Starting a Wind Eroded Cave car park, there’s a footpad that passes the cave and then heads up onto the tops where there’s a few interesting rock formations. However, instead of heading up cross the slope diagonally and head towards the wide gully West of the creek. At the creek, head downstream for 100m, then up a narrow ramp on the West side to a big rock formation with a couple of cairns on top.
Take the obvious slope to the West that leads to the cliff top (after an easy 3m climb). From there are views from Sydney, across to Pierces Pass and West to the Darling Causeway.
Looking back East towards Wind Eroded Cave
The cliff edge has plenty of good vistas…
This one is looking down at Brownes Path . The pass follows the green ledge around the corner. The bluffs in the foreground are best avoided by descending the talus 100m after leaving the chocolate ledge. Even there it’s still steep loose scree with a few low clifflines to negotiate.
Following the broad ridge West leads to what is probably marked as Bennett Lookout on the topo.
This cairn probably marks Bennett Lookout (33 35” 3’S 150 19” 4’E). The cairn is old enough and there’s not much else out there worthy of being called a lookout. From here descend steeply West and North to find a pleasant morning tea spot…
Looks like a great spot for morning tea… and it was. From there descend steeply to the East to find the Pass.
The orange rock is an easy landmark.
The start of the pass is marked by bright orange sandstone blocks. These are probably the same bright orange blocks that are visible from the photo from above.
Starting along the pass. Mt Banks and Edgeworth David Head visible looking East.
A classic chocolate ledge, similar to Orang Utan Pass further East… but with far less exposure.
A faint footpad can be seen looking West along Brownes Pass. The steep scree ends abruptly above a 50m drop. This is reminiscent of parts of the Mt Banks Traverse.
The Pass has the remains of a rock shelter at the Eastern end.
At the end of the chocolate ledge, steep loose scree becomes the dominant feature. Somewhere around here, either descend to the Grose River and exit via Little Blue Gum and Perrys Lookdown, or else take the Unnamed Pass in the next gully to the West.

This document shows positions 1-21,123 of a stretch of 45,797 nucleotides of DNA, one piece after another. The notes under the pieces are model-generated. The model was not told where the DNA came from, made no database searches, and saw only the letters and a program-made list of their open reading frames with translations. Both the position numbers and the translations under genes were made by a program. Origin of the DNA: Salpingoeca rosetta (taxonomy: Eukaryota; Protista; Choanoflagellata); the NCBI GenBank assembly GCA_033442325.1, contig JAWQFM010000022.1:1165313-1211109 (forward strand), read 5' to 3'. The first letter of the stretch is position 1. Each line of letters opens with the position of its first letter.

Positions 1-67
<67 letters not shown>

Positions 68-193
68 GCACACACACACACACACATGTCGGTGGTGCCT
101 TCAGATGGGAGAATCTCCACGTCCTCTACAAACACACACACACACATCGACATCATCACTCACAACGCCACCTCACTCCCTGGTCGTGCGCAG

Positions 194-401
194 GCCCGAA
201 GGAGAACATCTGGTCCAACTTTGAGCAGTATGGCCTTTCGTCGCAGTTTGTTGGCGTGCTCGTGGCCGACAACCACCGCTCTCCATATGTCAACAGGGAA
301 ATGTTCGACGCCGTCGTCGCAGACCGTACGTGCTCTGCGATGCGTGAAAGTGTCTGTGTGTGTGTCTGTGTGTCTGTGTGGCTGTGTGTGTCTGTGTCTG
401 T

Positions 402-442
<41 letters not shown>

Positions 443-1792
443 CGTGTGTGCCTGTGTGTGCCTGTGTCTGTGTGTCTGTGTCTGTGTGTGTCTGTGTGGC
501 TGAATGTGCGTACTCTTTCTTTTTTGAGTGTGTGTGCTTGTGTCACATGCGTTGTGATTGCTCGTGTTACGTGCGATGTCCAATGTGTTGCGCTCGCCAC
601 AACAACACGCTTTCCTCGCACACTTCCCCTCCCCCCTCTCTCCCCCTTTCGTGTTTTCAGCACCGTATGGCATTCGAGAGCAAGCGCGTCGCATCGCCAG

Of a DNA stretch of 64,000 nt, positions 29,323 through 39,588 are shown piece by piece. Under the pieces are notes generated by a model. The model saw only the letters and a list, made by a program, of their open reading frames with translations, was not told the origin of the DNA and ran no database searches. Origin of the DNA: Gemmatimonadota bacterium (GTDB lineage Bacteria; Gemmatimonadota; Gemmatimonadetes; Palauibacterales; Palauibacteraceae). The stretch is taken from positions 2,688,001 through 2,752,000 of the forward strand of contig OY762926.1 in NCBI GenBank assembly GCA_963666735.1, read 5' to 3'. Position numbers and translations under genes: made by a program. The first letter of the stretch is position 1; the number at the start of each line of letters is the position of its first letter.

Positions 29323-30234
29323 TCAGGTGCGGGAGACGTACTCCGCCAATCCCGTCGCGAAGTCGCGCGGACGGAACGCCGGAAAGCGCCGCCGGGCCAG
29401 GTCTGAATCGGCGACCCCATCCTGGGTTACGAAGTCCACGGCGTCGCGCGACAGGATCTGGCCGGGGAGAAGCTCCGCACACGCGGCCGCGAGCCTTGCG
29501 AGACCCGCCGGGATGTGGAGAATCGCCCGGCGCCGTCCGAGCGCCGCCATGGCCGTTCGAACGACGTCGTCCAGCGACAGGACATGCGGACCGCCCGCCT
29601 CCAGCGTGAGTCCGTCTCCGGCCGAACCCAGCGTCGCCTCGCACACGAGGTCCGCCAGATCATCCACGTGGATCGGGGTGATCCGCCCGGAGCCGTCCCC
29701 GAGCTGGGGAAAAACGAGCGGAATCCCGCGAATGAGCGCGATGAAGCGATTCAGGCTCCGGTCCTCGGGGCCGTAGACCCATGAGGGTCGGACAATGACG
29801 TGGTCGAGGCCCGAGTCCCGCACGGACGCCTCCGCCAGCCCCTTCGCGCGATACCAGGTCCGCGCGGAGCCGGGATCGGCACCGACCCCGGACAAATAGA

Both options require extreme care - steep loose scree, hidden cliff lines… a typical Grose Valley off-track descent.
And both options are likely to give an uninterrupted view of Hanging Rock and Baltzer Lookout. The sun was low for this July walk - the photo taken at 11:30.
Hanging Rock from below. It’s shadow emphasises it’s profile.
Taking the Unnamed Gully option involves descending the loose slopes while heading West. There are faint pads occasionally. The obvious nose isn’t negotiable without extreme exposure, another 50+ metres of descent is required, mostly above the 20m drop into the next gully. Cross the gully with only minor difficulty and ascend equally steeply up the top of the talus and 100m around to the Unnamed Pass.
The Unnamed Pass has 3 obstacles - the first is a 4m wall of fairly loose rock. The gully (behind the vegetation) on the right is probably least exposed, the face has holds but of dubious quality, and the scree to the left is just a tiny bit too steep, and above the gully.
Obstacle #2 is a 12m dry waterfall. Avoid it by climbing v. steeply on the Eastern side of the gully for about 15m. No photos… no spare hands to take them…
And the 3rd obstacle is a tricky boulder.
The Unnamed Pass has a boulder that’s tricky to negotiate. A double knee jam helps a little, as there are no handholds on the smooth rock above.
And continue easily up the gully to the saddle where the track leads to Bald Head and Hat Hill.
Brownes Pass is easier than Orang-Utan, or Lews Pass, Mackenzie’s Pass or the Unnamed Pass. Almost no exposure, fairly easy to find, a short walk from existing walking tracks. The only downside is the steep descent down the talus, but that applies to them all.